So Long, See You Tomorrow
Book Summary of So Long, See You Tomorrow
In rural Illinois two tenant farmers share much, finally too much, until jealously leads to murder and suicide. A tenuous friendship between lonely teenagers - the narrator, whose mother has died young, and Cletus Smith, the troubled witness to his parent's misery - is shattered. After the murder and upheavals that follow, the boys never speak again. Fifty years on, the narrator attempts a reconstruction of those devastating events and the atonement of a lifetime's regret.
About the Author
William Maxwell was born in Illinois in 1908. He was the author of a distinguished body of work: six novels, three short story collections, an autobiographical memoir and a collection of literary essays and reviews. A New Yorker editor for forty years, he helped to shape the prose and careers of John Updike, John Cheever, John O'Hara and Eudora Welty. So Long, See You Tomorrow won the American Book Award, and he received the PEN/Malamud Award. He died in New York in 2000.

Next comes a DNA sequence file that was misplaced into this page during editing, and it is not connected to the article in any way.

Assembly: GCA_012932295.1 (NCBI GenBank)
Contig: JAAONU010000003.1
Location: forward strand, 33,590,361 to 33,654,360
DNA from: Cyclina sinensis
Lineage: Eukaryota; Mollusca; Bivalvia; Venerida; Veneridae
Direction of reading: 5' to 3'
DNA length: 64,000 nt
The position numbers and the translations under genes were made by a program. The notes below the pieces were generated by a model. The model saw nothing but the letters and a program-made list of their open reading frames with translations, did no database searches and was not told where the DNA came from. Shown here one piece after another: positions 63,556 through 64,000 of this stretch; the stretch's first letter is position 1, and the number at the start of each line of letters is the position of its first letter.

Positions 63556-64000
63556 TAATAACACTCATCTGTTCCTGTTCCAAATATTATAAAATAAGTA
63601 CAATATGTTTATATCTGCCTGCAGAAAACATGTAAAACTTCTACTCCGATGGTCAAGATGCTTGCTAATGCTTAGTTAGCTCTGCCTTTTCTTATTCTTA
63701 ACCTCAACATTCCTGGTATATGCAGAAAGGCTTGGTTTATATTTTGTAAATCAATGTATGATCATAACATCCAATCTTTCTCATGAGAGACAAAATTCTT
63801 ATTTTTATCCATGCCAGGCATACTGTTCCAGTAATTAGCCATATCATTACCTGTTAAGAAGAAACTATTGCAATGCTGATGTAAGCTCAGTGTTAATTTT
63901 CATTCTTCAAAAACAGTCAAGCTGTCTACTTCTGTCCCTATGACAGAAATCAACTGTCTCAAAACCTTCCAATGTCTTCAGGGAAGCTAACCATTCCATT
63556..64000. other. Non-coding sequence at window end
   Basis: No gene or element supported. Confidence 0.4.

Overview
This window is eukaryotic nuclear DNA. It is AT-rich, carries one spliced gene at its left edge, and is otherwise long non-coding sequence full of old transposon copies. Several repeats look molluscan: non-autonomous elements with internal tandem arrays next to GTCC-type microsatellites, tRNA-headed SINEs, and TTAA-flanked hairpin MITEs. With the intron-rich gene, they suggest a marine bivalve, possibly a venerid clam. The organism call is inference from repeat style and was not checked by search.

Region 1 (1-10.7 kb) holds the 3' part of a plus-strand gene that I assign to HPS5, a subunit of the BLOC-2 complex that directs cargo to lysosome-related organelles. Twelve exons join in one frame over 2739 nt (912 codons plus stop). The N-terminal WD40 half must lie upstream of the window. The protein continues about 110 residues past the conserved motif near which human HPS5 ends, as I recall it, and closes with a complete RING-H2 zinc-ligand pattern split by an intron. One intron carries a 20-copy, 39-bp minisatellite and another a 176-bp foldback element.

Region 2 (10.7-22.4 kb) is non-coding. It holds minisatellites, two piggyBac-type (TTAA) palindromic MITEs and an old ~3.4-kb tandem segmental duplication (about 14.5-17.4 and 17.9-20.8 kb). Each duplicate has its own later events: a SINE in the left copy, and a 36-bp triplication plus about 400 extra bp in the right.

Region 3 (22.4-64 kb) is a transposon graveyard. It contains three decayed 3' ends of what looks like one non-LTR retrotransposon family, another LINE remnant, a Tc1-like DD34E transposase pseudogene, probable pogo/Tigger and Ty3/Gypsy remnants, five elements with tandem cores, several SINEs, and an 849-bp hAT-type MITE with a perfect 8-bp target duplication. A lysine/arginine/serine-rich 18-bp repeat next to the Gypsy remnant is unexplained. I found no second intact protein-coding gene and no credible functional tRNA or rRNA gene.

Details of Book: So Long, See You Tomorrow (BSID:114516)
|Book||So Long, See You Tomorrow|
|Number of Pages||144|
Reviews of So Long, See You Tomorrow (0 Reviews) Have you Read this Book Write a ReviewShowing 1-4 of 0 Reviews
I don't know how I'd never read this before. It's particularly silly, because I've read possibly three entire books about William Maxwell, and certainly plenty of his New Yorker stuff, just in the way one reads randomly bits of things over the years, and they accrue, and one day, you realize, Hel...
4.5 stars. I listened to a story on NPR the other day about how the police can often tell if a suspect is lying because the lies are elaborated fully with so much detail, as if to make up for the fabrication, whereas the truth is often very simple.This book reminded me of that because it is elabo...
"So Long, See You Tomorrow" is one of those books that makes me want to leave my job and hide myself away somewhere and do nothing but write until I can produce something as good as this. I agree with these reviewers:"This is one of the great books of our age. It is the subtlest of miniatures tha...
The most heart-breaking novel I've ever read (with John Williams' Stoner a close second). I've read it several times, taught it twice, and the ending never fails to put a lump in my throat.
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